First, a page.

Dismiss Notice
Join Physics Forums Today!
The friendliest, high quality science and math community on the planet! Everyone who loves science is here!

Why is the speed of light the same for all observers?

  1. Dec 15, 2013 #1
    I never understand why the speed of light is the same for all observers irrespective of their motion relative to the source of light. Now suppose I am sitting at the back of a vehicle which is travelling at the speed of 0.999999999999c and light approaches me from behind the vehicle. i.e. I am going away from the source of light while I can still see the light. Now I attach an instrument to my car for measuring the speed of light. Won't it measure 0.000000000001c.

    Please help me understand why will the instrument still record 0.999999999999c and not 0.000000000001c according to the theory of relativity.
     
  2. jcsd
  3. Dec 15, 2013 #2

    jtbell

    User Avatar

    Staff: Mentor

  4. Dec 15, 2013 #3

    Saw

    User Avatar
    Gold Member

    I suppose you may now be asking yourself why velocities add in a different way in relativistic physics. if you want to answer yourself this, just look at the way that the relativistic formula for addition of velocities is derived.
     
  5. Dec 15, 2013 #4
    I know we use the lorentz transformation to add velocities but doesn't it seem a bit absurd?
     
  6. Dec 15, 2013 #5

    Saw

    User Avatar
    Gold Member

    Why? You may be thinking that the Galilean alternatives (c+v) and (c-v) are self-evident but they are aren't. They are also derived. Think of it: how do you derive them?

    (Will go to play tennis now...:)
     
  7. Dec 15, 2013 #6

    tom.stoer

    User Avatar
    Science Advisor

    In physics we cannot explain why nature is the way it is. We can only try to find a mathematical representation which describes how it works, and we can derive predictions.

    In this specific case we find experimentally that electromagnetic waves travel at the speed of light, and we find that this is true for all observers (all reference frames). Then we find theoretically that Maxwell's equations predict exactly this behavior. In addition we can use special relativity (including Lorentz transformations, relativistic addition of velocities, ...) to formulate a comprehensive theoretical framework.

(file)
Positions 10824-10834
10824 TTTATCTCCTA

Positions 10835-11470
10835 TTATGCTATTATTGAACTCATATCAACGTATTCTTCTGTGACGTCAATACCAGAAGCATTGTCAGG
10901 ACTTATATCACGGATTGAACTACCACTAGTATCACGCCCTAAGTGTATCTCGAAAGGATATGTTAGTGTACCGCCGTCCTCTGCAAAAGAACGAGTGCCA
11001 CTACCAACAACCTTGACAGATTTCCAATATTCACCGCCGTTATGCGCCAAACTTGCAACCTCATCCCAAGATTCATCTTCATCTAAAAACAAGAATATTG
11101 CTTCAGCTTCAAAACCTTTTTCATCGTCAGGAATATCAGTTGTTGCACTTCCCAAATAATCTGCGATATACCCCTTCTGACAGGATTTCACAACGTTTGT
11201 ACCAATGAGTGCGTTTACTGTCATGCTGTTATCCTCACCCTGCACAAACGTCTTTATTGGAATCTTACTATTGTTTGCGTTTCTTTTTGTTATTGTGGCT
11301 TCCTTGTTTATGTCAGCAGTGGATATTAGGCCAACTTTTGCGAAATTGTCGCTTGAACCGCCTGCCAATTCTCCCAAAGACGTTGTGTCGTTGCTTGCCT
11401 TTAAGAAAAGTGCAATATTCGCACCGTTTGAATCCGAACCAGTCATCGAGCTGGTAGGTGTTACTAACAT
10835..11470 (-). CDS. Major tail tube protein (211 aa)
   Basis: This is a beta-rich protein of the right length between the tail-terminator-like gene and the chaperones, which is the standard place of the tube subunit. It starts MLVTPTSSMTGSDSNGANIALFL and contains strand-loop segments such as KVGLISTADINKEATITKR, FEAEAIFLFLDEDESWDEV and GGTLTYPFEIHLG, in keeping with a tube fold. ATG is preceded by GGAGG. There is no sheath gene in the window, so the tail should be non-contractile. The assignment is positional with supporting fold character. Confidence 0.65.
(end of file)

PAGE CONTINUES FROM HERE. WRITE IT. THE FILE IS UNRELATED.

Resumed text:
So we know how to describe nature. And we should believe in this description b/c it makes correct predictions.

    Unfortunately this is all we can say in physics.
     
  8. Dec 15, 2013 #7
    so true!
    Just to emphasize those points, everybody who studies special and then general relativity and especially quantum mechanics must change their way of thinking.

    It turns out you probably think space and time are fixed and immutable; turns out they are not, but 'conspire' together in such as way that enables all observations of lightspeed to be the same. It turns out the speed of light that is fixed and immutable...

    yes, it took an 'Einstein' to recognize that, so don't feel bad about it not seeming natural to you. If you are not familiar with the struggles of the greatest minds of the early 1920's, look up 'luminiferous ether'......


    A. Zee
     
  9. Dec 15, 2013 #8
    for clarity: nobody knows.

    Nobody even knows why light exists.
     
  10. Dec 15, 2013 #9

    ghwellsjr

    User Avatar
    Science Advisor
    Gold Member

    Would you please describe this instrument that measures the speed of light. How does it work? Do you know of a place where you can buy one?

    Are those the only two choices? If I bought an instrument that measures the speed of light and it gave me one of those results, I'd want my money back. I could sell you an instrument that measures the speed of light. It would be a little box with a hole in one end. When you shine a light in it, a photo detector inside powers a little display that says "c".